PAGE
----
(For visual evidence of our myofascial networks and their similarity to acupuncture meridians, please read the book “Anatomy Trains: Myofascial Meridians for Manual and Movement Therapists” by Tom Myers. Please note however, “Anatomy Trains” is not light reading, so for those who aren’t “anatomy nerds” like myself, you might want to look for another source).
These are the most popular schools of thought in the West to describe the neurological and physiological phenomenon of De Qi. But this research gets surprisingly little press in America and even less funding; a fact that is inexplicable considering the efficacy of this wonderful medicine and the millions of people it helps every day around the world.
About the author:
Adam Cantor is an NCCAOM nationally certified Acupuncturist licensed in New York State. After earning an MBA in finance and a brief stint in the business world, it was time for a change. And as a lifelong martial artist and certified personal trainer, Adam was drawn to working with the human body. While training in martial arts he sustained an injury and found himself in the office of an acupuncturist. In awe of how quickly the acupuncturist was able to heal his injuries, Adam decided to pursue a Masters of Science in Acupuncture at the Tri-State College of Acupuncture, graduating with honors.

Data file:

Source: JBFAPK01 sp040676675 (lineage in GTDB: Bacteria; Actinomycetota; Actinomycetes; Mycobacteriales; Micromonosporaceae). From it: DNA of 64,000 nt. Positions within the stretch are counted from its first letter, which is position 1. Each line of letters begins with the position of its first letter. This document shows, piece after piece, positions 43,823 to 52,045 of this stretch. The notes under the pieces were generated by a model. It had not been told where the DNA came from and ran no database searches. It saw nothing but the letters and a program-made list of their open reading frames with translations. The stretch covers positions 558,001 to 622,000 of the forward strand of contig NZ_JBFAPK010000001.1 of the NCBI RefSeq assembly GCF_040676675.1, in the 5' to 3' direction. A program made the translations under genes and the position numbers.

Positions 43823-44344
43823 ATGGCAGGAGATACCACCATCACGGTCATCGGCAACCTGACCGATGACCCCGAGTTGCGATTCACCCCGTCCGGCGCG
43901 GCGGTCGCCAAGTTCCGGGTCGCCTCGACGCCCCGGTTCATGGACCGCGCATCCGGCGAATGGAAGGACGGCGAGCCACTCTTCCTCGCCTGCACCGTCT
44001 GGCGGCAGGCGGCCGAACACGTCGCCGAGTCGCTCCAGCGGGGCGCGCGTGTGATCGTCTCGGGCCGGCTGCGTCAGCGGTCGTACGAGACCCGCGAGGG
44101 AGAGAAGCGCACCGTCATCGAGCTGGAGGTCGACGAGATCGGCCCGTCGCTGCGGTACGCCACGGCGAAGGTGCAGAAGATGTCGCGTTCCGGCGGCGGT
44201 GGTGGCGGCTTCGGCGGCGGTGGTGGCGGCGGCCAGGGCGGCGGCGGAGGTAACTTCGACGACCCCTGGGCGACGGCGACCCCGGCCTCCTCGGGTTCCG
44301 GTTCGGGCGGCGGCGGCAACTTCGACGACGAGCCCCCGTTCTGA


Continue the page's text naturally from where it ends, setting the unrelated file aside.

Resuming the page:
Adam later travelled to China and studied at the Beijing Traditional Chinese Medicine University, one of China’s top medical colleges. Back in the U.S., Adam interned with the senior acupuncturist who healed his injuries, studying how to combine bodywork (tui na) with acupuncture for acute traumatic injuries and sports medicine as taught by Tom Bisio and Frank Butler, the founders of the Zheng Gu Tui Na modality.
Adam believes the beauty of Chinese medicine is its inherent ability to treat the whole person — mind, body and spirit, together.
Connect with Adam Cantor at mbm-acupuncture.com.